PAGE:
Part 3: Build a Budget
The next thing I did was build a budget. Keep in mind, all of these steps are happening at the same time. I had my goal of paying off my students loans in two years and I needed to do all of these steps as quickly as possible.
During college, I started tracking all of my living expenses. I used a simple spreadsheet and that is what I am still using today. You can find it here. After graduating, my monthly expenses changed a bit and I wanted to physically write them down to see how much I was spending. These are the monthly expenses I had:
- Transportation (Gas): $200
- Groceries: $150
- Cell phone: $70
- Gym membership: $35
- Auto Insurance: $135
- Emergency fund: $200
- Miscellaneous (clothes, eating out, entertainment): $300
Again, my housing expenses were completely covered by house hacking a duplex – including all utilities, even my internet expense. Furthermore, I was (and still am) driving the same car I drove throughout college saving me money from expensive car payments and insurance.
In total, not including my minimum student loan debt payment, my total living expenses were around $1,090 per month. I also had around six months living expenses set aside, as an emergency fund, that I added to on a monthly basis.
An additional benefit I had was being able to stay on my parents’ health insurance plan during this time. This allowed me to save on monthly health insurance costs while I was paying back my student loans. If your parents are kind enough to allow you to do this, you are able to stay on their health insurance plan up to 26 years old, under the Affordable Care Act. During college, I recommend having this conversation with your parents to see if this is a possibility for you.
Compared to the national average, these living expenses are very low. It takes extreme discipline and proper planning in order to do this. I could easily be spending much more on transportation, groceries, eating out, entertainment, etc, but I wanted to stick to my goal of paying off my students loans in two years. Because of this, I was willing to make sacrifices and use creative ways (like house hacking) to reduce my living expenses as much as possible.
As I stated above, my salary was $52,000 a year. After taxes, I was taking home around $40,560. On a monthly basis, that is around $3,380. I was making a little bit of money from my house hack, but I put that surplus in a seperate account for repairs and maintenance.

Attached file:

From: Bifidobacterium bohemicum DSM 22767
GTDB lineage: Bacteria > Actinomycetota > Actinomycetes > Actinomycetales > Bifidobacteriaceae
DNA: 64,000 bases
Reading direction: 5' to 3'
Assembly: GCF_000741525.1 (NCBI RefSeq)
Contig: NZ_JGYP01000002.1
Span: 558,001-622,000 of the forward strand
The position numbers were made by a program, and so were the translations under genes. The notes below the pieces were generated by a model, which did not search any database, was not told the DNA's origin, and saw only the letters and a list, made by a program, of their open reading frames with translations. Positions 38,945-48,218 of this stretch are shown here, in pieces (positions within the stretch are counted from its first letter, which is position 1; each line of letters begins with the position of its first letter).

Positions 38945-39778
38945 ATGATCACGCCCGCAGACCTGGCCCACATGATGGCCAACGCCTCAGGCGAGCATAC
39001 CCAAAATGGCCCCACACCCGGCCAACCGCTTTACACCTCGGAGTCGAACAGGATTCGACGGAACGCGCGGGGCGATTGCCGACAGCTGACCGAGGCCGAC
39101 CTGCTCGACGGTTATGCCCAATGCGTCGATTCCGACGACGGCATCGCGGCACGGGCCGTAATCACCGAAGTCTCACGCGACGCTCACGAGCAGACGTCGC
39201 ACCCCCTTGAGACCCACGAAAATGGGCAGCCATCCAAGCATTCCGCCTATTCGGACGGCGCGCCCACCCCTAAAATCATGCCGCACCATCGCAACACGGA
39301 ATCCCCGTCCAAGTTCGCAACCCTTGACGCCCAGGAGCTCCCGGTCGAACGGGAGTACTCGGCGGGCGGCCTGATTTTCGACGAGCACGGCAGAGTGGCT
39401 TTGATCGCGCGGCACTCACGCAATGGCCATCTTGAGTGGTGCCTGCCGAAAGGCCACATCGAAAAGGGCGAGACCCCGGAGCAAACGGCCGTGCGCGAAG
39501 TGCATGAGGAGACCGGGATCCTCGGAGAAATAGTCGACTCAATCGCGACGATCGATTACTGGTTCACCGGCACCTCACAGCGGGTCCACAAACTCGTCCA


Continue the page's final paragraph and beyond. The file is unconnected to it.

Besides my salary and house hack, I didn’t have any other sources of income at that time.
Part 4: Breaking down the numbers
The overall plan of paying off my students loans in two years, is based on my monthly cash flow, i.e. my income minus expenses.
My monthly cash flow:
$3,380 – $1,090 = $2,290
After all of my expenses I was able to save almost 68% of my take home pay on a monthly basis. And guess where it was going? Right to paying off my student loans. Specifically, I was paying $2,100 a month towards my student loan debt. The remaining $190 per month I was just saving and putting into my checking/savings account.
Again, I had around $50,000 of student loan debt upon graduating and I was able to pay $2,100 towards that every month.
$2,100 * 24 months = $50,400
This is how I was able to pay off $50,000 in student loan debt in only two years.
I understand not everyone is going to have the same opportunities, challenges, or circumstances as I had when paying off my student loans. Don’t let that stop you. There are stories of people making less than I did, paying off their student loans in two to three years.
You can do this as well. It takes discipline and a definitive plan, but anyone can do it. Anyone can lower their monthly expenses or increase their income. It takes hard work, but it can be done.
If paying off your students loans in a couple of years is your goal, write that down every single day in a notebook. I have been doing this for the past couple of years to keep myself on track and honest.
Create a plan and stick to it. You can do what you set your mind to, just stay disciplined and focused.
2 thoughts on “How I Paid off $50,000 in Student Loan Debt in Two Years”
Awesome! I love seeing stories of others making progress towards their dreams! I started my journey to financial freedom right after college in a similar situation, it takes discipline brother! Following!
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Thanks for the comment and feedback! I couldn’t agree more, it truly does take discipline!